Please click on images above to read about
David and Reva Logan
and the work of the Logan Foundation
To ensure our independence we do not accept funding from national or local government, law firms, banks, businesses and corporations or the media.
We are not interested in selling stories or making money from any disclosures
(this includes any print, broadcast or online media outlet).
For this reason, we have no association with “whistleblowers’ agencies” such as Whistleblowers.uk.com or any other similar commercial organisations.
We are not connected to any print, broadcast or online media outlet.
We also have no association with business-financed groups seeking compromise, in-house accommodation and gagging orders,
where the whistleblower may be exposed in front of the very people he or she has blown the whistle against.
For this reason we have no association with Public Concern At Work, which incorrectly describes itself as “independent”.
Any organisation selling policies, procedures and helpline services to employers, as PCAW does,
cannot claim to be independent in a dispute between their paying customer and that customer's whistleblowing employee.
This is why many have a vested interest in PIDA even though
it does not provide justice for whistleblowers or protect the public.
The Whistler has no such conflict of interest.
We work only for whistleblowers and for the public interest.
The Whistler's view on crowdfunding for PIDA legal representation
We have great respect and empathy for those whistleblowers who seek crowdfunding for their PIDA cases and we totally understand why they have been driven to do so in hoping to get justice. It is shameful that whistlers are put in this situation for doing the right thing.
Please note that the following applies only to our view on PIDA cases in the UK, not to international cases which request public funding.
Here are the reasons we do not take part in crowdfunding to pay legal bills for UK PIDA cases:
1. There are many UK whistleblowers needing legal support for PIDA cases and crowdfunding will not be able to raise enough to help them all.
2. Even if a whistleblower's case gets good publicity and is clearly in the public interest, it is extremely difficult for most to raise enough money to cover all the legal costs.
3. Even if enough is raised to pay a barrister, there is still no effective law to provide justice - there is only PIDA, which is employment law and does not deal with the wrongdoing and risk, sometimes criminal, reported by whistleblowers.
This is why we do not take part in discussions on "reforming PIDA" or "whistleblowing commissions" - PIDA needs to be scrapped completely, not reformed.
Our very limited resources are used most effectively in running our helpline and campaigning for Edna's Law so that in future the State will prosecute, instead of expecting the whistleblower to save up to pay for legal proceedings before speaking up.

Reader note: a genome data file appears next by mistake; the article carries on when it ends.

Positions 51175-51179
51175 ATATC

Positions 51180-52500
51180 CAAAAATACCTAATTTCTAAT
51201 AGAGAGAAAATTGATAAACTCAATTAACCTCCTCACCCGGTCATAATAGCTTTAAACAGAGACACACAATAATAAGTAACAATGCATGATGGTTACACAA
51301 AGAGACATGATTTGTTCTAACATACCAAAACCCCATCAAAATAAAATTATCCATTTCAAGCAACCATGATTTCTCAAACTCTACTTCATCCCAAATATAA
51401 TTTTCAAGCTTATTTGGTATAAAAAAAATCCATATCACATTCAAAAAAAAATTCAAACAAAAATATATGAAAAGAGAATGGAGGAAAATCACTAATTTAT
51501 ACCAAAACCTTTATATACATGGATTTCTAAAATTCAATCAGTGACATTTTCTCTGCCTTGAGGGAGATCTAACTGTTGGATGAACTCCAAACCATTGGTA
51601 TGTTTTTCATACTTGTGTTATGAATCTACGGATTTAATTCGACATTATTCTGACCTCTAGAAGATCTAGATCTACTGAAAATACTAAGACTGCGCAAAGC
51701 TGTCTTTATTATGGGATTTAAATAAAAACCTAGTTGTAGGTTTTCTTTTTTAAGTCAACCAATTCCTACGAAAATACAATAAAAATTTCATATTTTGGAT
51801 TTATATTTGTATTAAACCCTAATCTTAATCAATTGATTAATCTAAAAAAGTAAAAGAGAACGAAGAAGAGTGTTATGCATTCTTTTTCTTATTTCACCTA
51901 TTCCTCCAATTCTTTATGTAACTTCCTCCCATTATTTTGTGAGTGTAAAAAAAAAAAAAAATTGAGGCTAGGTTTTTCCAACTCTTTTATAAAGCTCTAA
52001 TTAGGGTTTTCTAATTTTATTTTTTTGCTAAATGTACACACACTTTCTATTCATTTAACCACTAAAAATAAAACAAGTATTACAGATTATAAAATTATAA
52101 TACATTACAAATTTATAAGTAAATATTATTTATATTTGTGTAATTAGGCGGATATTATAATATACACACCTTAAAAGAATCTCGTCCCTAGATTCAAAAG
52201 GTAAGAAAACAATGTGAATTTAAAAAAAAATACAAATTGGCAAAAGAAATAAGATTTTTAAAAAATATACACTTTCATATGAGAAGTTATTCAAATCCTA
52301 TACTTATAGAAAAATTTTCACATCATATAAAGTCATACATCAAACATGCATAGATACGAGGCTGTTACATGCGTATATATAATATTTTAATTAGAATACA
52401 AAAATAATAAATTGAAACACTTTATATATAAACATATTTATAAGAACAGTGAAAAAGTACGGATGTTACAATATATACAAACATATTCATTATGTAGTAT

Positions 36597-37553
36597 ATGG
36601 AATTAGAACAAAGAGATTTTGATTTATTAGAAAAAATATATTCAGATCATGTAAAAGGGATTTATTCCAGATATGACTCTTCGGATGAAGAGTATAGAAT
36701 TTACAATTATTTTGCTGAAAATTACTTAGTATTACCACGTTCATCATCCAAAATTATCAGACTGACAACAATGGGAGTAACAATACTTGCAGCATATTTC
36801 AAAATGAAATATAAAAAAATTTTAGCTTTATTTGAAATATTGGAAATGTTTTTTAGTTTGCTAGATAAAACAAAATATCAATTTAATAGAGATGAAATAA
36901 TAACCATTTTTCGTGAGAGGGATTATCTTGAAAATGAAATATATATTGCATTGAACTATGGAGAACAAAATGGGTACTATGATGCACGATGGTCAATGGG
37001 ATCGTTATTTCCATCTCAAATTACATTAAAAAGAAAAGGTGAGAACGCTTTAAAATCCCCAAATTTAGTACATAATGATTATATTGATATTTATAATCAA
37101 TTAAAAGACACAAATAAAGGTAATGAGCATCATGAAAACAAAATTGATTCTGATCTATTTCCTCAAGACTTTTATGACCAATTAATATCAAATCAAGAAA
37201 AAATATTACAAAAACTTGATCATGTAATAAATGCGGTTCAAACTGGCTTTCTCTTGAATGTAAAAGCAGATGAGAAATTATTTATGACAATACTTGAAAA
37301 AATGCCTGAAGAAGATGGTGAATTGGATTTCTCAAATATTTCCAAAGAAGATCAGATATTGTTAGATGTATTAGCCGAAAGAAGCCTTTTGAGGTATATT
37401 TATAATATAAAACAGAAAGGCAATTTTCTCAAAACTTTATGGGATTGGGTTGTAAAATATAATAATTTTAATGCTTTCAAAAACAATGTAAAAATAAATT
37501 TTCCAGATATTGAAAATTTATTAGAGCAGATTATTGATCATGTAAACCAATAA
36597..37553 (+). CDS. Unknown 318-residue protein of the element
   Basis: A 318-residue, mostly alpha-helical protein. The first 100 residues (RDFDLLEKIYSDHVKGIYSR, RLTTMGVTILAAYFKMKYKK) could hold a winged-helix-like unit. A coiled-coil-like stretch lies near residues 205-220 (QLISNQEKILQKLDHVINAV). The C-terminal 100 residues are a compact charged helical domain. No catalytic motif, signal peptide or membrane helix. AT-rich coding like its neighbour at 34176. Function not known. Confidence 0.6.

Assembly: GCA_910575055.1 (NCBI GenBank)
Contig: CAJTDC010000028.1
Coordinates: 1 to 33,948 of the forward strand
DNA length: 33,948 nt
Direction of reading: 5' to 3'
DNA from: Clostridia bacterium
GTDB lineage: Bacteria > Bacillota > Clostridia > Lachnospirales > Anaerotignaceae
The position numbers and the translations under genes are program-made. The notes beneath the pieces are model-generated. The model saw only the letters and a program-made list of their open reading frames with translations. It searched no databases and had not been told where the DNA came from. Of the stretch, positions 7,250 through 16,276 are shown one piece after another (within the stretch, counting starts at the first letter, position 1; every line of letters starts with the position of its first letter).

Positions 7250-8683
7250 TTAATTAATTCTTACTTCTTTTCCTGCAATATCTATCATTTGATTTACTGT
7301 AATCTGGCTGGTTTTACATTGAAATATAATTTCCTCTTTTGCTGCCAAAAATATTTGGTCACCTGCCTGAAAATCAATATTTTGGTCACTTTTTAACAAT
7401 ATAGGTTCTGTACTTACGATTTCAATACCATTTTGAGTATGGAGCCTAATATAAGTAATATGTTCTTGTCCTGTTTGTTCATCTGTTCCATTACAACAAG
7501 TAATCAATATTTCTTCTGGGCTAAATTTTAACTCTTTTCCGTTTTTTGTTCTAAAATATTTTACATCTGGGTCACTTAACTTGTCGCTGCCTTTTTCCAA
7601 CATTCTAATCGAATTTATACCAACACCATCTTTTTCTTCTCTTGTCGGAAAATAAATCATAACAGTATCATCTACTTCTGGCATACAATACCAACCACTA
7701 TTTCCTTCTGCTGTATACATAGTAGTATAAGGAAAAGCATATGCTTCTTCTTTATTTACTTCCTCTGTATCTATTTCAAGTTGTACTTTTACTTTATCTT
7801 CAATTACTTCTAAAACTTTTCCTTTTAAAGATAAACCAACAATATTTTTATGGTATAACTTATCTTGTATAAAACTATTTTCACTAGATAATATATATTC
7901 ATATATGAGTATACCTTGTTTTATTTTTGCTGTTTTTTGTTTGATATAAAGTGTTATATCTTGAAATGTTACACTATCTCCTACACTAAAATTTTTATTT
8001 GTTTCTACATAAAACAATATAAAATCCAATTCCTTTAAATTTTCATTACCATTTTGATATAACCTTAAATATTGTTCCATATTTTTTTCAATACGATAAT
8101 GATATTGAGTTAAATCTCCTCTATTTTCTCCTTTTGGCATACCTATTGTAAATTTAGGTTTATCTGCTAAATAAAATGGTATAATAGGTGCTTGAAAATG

We wish all whistlers well and we know of a few who have been successful in crowdfunding to pay rent, mortgage, household bills etc.
This is very positive as it shows that many people do appreciate them for acting in the public interest and want to help, and we believe that for most whistlers any crowdfunding money they can raise is better used for those purposes than for PIDA cases.
A note on the Polkey Deduction
(or as we call it "doing the hokey Polkey")
Large compensation awards by employment tribunals are sometimes in the news and the public perception may be mistaken about how much the whistleblower actually keeps after legal costs are paid.
There is also the "Polkey deduction". Under Polkey, employment tribunals may award compensation to a successful PIDA claimant but then impose deductions, even up to 100%
(as Ian Perkin explains on the Failures of PIDA video on the Edna's Law page).
So some whistleblowers won their PIDA cases but still ended up with very little compensation or even none at all, sometimes due to huge legal bills, and sometimes due to the Polkey deduction, or a combination of both. Some are even left in debt with legal bills still to be paid.
The employment tribunals are not interested in any wrongdoing or risk, and have no power to remedy them.
Instead they focus solely on employment law.
No-one should have to face an employment tribunal alone because it is extremely stressful for a claimant even to prepare and present their case, let alone undergo cross-examination by an experienced barrister, doing their best to shred the whistleblower's reputation by referring to their work history, how many jobs they have had previously, saying they would have left soon anyway, or claiming there were personality clashes with colleagues etc.
This is why we try to provide volunteer court companions for whistleblowers whenever possible.
Thank you to the
Reva & David Logan Foundation
whose generosity enabled the launch of The Whistler